Week 16 was no ordinary week. That’s right folks, its tournament time! The May Melee tournament, a single elimination bracket where teams compete for prize money and placement prizes (additions to their win count). There is a lot to talk about so let’s get started.
News and Blues
Before we really get started on the tournament there are a few bits of news that I think I should mention. I’m not going to spend a lot of time on these as I want to keep the focus on the tournament.
- Washington Justice drop General Manager bawlynn and Bani – the wording in this press release from the Justice is extremely questionable.
- Boston Uprising sign mikeyy – mikeyy is a tank player who was on NA Contenders teams such as Noble and Skyfoxes. I believe this signing is to add another main tank as a backup for Fusions as Axxiom is still on medical leave.
- Vancouver Titans sign sHockWave – sHockWave is a DPS player who played for the EU Contenders team Raspberry Racers. He will be joining another teammate from RR (KSAA).
- Toronto Defiant sign zYKK on a 14-day contract – zYKK is a DPS player who played for the NA Contenders team Third Impact. Rumours are that Toronto DPS player Surefour is on a mental health break which is why he wasn’t fielded for Toronto’s matches this week.
I should mention that Overwatch League tournaments have different rulesets from regular season games and in this case North America and Asia had slightly different rulesets as well.
From the bracket page (bold emphasis is mine):
- Hero Pools suspended for all tournament matches—all heroes will be available.
- Matches are first-to-three map wins until the finals, which will be first-to-four maps.
- Higher-seeded teams pick the first map.
- The losing team of each map picks the next map in the series.
- In case of draws, the team that picked the previous map picks again.
The North America specific rules:
- Qualification: The 12 vs. 13 seed match does not count for prizing.
- Knockouts: The 5-7 seeds get to pick their opponent, with the 5 seed selecting first.
- Quarterfinals: The 1-4 seeds get an automatic bye to this round, and the 1-3 seeds get to pick their opponent from advancing teams, with the 1 seed selecting first.
- Semifinals and Finals: Fixed matchups based on progression through the bracket.
The Asia specific rules:
- All seven teams qualify with no qualification match.
- Quarterfinals: The 2 and 3 seeds get to pick their opponent, with the 2 seed selecting first.
- Semifinals and Finals: Fixed matchups based on progression through the bracket with the 1 seed getting an automatic bye into the semis.
That’s a lot of rules but the most important one to keep in mind is that there are no hero bans/pools in this tournament which means that everything is on the table which means that teams can start relying on their comfort compositions without too much worry.
As mentioned earlier, there are no hero pools to talk about this week. Teams were able to field any of the heroes in their compositions. There were a couple type of compositions that were staples throughout the tournament, dive and double shield. Some teams focused on the dive style and signature Tracer players to make critical picks, Florida Mayhem is a example of this. They relied a lot on Yaki’s incredible Tracer skills and they did so with great success.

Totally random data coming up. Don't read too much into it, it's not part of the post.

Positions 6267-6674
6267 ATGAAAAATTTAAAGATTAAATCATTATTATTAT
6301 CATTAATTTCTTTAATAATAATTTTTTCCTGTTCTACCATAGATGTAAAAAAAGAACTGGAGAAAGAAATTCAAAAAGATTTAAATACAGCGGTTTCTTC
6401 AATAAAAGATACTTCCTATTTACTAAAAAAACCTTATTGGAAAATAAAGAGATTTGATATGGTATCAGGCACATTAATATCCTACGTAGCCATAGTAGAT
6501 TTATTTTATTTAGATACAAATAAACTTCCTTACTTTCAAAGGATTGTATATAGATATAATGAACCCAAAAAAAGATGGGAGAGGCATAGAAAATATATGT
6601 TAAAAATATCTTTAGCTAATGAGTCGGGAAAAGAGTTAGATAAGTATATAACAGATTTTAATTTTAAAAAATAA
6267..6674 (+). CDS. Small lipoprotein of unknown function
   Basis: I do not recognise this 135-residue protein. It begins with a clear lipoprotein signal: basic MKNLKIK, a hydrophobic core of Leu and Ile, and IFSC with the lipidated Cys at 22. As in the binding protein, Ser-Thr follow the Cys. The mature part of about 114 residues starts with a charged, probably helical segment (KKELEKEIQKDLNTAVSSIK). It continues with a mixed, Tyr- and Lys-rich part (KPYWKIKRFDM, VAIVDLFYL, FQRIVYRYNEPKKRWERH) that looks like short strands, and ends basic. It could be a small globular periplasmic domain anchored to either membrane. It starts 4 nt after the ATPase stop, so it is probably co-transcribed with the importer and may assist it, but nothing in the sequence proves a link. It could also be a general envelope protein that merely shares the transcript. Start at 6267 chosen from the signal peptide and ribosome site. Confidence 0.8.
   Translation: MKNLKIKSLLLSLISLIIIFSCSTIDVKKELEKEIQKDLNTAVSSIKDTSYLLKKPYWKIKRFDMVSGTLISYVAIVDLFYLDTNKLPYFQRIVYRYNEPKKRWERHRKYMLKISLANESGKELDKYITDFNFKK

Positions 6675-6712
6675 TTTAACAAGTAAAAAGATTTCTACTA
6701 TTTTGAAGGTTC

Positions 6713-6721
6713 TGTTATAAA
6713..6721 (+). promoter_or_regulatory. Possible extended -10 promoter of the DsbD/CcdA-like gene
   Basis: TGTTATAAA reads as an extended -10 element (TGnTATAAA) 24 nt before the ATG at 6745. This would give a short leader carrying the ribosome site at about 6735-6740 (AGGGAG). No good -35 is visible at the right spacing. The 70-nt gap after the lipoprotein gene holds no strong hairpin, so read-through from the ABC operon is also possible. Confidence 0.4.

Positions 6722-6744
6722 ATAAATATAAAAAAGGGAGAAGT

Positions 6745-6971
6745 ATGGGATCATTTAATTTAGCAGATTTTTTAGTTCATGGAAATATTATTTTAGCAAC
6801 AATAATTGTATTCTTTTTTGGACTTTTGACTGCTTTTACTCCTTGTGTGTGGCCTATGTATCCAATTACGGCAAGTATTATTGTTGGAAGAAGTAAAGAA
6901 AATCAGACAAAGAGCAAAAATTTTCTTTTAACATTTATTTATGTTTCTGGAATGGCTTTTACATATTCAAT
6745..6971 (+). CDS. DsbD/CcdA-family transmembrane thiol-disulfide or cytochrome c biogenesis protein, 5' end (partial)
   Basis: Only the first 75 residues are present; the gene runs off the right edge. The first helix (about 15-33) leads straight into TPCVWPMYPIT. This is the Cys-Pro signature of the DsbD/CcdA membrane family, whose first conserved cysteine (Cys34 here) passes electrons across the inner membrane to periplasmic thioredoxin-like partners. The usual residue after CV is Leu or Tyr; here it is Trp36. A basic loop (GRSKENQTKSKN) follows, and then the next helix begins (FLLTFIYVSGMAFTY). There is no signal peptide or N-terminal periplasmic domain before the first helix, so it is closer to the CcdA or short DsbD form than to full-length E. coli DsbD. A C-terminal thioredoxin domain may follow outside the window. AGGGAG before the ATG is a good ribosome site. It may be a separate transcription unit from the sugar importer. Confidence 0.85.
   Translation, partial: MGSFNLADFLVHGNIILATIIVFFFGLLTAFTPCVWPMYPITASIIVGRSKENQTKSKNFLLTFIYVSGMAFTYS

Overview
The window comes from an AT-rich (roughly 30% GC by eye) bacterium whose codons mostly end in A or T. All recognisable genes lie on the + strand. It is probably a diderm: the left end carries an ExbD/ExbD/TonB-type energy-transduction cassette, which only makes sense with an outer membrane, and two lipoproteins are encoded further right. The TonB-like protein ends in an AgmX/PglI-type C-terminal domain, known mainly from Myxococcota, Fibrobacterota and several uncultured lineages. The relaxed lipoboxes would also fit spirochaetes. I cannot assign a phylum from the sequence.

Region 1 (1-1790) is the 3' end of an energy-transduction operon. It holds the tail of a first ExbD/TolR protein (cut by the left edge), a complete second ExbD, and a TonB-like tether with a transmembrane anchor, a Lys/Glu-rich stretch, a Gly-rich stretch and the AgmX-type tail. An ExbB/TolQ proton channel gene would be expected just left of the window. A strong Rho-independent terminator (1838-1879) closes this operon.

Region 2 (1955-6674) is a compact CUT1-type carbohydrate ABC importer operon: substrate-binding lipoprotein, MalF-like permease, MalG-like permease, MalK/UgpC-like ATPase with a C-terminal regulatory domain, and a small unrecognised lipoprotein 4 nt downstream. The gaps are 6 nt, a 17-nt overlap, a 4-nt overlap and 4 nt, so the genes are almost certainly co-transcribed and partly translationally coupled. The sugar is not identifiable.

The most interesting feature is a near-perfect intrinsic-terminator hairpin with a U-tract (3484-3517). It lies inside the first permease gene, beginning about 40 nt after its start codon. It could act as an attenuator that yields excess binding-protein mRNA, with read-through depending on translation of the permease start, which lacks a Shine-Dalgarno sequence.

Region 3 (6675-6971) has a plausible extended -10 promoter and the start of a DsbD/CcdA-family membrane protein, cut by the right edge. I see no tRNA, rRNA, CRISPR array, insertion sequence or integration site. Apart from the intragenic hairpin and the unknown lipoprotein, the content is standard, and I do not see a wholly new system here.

Double shield also meant that we saw a lot of Reinhardt and that means we saw critical Reinhardt vs Reinhardt matchups. One example of this was the Paris vs LA Valiant match where a Reinhardt powerhouse like BenBest faced off against the LA Valiant’s Dreamer. It was a battle of two styles. BenBest played a more conservative main tank style whereas Dreamer played a more risky style where he went for risky shatters. It was definitely quite fun to watch as someone who plays a lot of Reinhardt.
We also saw some key Widowmaker matchups on certain maps. DPS players like ANS (San Francisco Shock), Carpe (Philadelphia Fusion), BQB (Florida Mayhem), Decay (Dallas Fuel), and Fleta (Shanghai Dragons) were players that had incredible moments playing Widowmaker where they turned the outcome of fights all by themselves. Extremely fun to watch these players hit those key headshots.
Oh where to start with this week. There were a lot of games (36 hours of game according to Emerald Gao) and a lot of it was interesting to watch. I am going to pick a few matches from each region to talk about and these are the ones that I think are worth watching if you don’t have the time to watch all 36 hours of tournament (understandable).
Toronto Defiant vs Vancouver Titans
This was the first match of the week and it proved to be a banger of a match. No better way to start the week than a Battle for Canada. Going into this I expected Toronto to 3-0 the Titans in their current state. However I didn’t account for a wildcard and that was Vancouver’s new DPS signing sHockWave who made waves and proved that he was a OWL worthy player. His Echo play was certainly much better than the Defiant’s new DPS signing zYKK.
Can we talk about there are two new signings here and both of their first games in the Overwatch League is a qualification match to get into a tournament? High stakes are putting it mildly. I am curious to see what zYKK can do in the Overwatch League if his two week contract is extended to a longer one.
Paris Eternal vs Boston Uprising
This one was another pleasant surprise. Boston Uprising continue to show improvement in their game play and this series resulted in a reverse sweep where I found myself cheering for Boston to win the series and advance in the tournament but alas it was not to be. Paris were able to win the tiebreaker match. I hope the Uprising continue to show this kind of improvement.
Paris Eternal vs Los Angeles Valiant